Music critics often cite Ludwig van Beethoven’s Ninth Symphony as one of his greatest works and a masterpiece of classical music. Since its completion in 1824, it has been performed many times (and many ways), including once on the evening of February 1st, 1925, by the New York Symphony Orchestra at Carnegie Hall. The performance was also broadcast live on the radio and one of the listeners was Helen Keller.
How did the famous, respected blind and deaf Keller listen in? She felt the vibrations coming through the speakers, writes Colin Marshall for Open Culture. Moved by the experience, she wrote to the orchestra’s members. Her letter is online at Letters of Note.
Last night, when the family was listening to your wonderful rendering of the immortal symphony someone suggested that I put my hand on the receiver and see if I could get any of the vibrations. He unscrewed the cap, and I lightly touched the sensitive diaphragm. What was my amazement to discover that I could feel, not only the vibrations, but also the impassioned rhythm, the throb and the urge of the music! The intertwined and intermingling vibrations from different instruments enchanted me. I could actually distinguish the cornets, the roll of the drums, deep-toned violas and violins singing in exquisite unison. How the lovely speech of the violins flowed and plowed over the deepest tones of the other instruments! When the human voice leaped up trilling from the surge of harmony, I recognized them instantly as voices. I felt the chorus grow more exultant, more ecstatic, upcurving swift and flame-like, until my heart almost stood still. The women's voices seemed an embodiment of all the angelic voices rushing in a harmonious flood of beautiful and inspiring sound. The great chorus throbbed against my fingers with poignant pause and flow.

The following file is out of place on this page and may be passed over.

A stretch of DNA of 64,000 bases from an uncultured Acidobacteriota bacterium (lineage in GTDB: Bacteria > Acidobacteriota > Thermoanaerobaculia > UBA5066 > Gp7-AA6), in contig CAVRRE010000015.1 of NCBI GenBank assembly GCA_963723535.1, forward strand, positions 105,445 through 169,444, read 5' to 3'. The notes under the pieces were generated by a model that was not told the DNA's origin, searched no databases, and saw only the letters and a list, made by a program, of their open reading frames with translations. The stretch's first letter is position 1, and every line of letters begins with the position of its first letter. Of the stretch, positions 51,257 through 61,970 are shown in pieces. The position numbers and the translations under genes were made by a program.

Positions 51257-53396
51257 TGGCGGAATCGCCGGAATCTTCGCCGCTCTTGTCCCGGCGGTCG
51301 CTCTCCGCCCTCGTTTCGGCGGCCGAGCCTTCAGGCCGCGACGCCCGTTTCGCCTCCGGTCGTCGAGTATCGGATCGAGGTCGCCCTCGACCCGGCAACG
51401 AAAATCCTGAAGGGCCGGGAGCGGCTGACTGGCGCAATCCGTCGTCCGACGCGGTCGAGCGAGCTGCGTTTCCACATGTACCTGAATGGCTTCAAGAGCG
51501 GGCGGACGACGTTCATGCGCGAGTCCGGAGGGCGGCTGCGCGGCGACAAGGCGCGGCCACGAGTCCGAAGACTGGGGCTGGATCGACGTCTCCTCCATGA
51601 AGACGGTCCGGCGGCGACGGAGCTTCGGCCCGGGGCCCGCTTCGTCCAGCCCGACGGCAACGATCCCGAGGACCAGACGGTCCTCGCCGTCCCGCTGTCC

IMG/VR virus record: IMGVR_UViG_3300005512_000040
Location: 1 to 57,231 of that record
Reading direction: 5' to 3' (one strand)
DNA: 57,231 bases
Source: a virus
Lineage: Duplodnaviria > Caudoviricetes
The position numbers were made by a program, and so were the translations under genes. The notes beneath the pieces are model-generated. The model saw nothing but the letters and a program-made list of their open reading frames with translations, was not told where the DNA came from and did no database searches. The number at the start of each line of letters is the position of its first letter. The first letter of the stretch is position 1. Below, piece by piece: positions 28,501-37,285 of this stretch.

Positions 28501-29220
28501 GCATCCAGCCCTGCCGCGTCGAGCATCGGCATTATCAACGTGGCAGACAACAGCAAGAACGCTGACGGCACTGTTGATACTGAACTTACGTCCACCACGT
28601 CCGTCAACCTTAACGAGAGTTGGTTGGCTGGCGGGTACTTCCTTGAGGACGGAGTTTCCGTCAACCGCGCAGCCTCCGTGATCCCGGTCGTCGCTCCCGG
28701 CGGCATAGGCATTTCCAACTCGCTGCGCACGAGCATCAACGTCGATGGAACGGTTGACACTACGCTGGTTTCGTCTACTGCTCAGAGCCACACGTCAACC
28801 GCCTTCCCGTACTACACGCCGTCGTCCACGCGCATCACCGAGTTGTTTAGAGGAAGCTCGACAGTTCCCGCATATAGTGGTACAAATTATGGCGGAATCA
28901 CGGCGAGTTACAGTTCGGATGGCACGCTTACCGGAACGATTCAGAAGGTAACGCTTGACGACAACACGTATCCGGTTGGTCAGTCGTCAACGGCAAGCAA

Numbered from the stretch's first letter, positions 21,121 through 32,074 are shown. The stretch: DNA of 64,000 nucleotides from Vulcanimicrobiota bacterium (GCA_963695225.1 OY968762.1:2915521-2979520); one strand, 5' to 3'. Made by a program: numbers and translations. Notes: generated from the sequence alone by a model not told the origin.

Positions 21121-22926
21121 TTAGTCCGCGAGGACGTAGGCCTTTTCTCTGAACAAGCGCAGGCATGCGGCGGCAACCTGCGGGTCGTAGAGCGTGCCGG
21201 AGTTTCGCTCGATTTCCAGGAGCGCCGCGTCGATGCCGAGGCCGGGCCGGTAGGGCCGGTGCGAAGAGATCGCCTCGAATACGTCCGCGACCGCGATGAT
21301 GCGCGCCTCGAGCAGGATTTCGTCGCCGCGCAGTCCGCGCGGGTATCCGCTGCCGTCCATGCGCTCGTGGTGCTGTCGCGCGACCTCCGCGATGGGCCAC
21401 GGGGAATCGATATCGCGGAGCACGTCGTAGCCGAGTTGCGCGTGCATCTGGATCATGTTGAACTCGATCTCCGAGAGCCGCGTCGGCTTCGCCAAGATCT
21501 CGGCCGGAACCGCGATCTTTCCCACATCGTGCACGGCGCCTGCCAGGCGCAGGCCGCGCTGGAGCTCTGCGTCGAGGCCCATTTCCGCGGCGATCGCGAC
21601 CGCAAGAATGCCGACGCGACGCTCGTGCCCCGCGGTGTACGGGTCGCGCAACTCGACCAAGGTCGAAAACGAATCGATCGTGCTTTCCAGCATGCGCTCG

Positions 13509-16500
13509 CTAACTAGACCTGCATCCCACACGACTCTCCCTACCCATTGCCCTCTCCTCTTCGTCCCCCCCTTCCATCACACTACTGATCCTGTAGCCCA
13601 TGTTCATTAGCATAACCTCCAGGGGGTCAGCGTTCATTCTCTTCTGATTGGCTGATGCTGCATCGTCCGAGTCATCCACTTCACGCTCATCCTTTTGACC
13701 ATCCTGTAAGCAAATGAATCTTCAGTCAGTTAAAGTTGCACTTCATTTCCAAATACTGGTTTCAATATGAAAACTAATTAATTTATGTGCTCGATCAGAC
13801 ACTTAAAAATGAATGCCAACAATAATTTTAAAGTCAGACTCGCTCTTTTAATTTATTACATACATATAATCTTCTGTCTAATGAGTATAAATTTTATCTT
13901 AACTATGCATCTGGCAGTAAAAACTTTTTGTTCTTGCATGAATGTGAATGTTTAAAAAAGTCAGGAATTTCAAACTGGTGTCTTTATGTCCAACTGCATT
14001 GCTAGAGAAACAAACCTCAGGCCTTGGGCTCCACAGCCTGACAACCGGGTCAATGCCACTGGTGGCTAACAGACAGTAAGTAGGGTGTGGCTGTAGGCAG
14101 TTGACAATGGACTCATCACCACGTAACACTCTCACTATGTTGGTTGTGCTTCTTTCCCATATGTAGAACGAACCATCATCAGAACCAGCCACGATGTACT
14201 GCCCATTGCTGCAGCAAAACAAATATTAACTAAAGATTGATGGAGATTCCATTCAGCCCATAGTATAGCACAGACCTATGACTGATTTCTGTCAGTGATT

The composer of the symphony Keller enjoyed, Beethoven himself, would have understood. By the time he wrote the work, his own loss of hearing would have been quite advanced.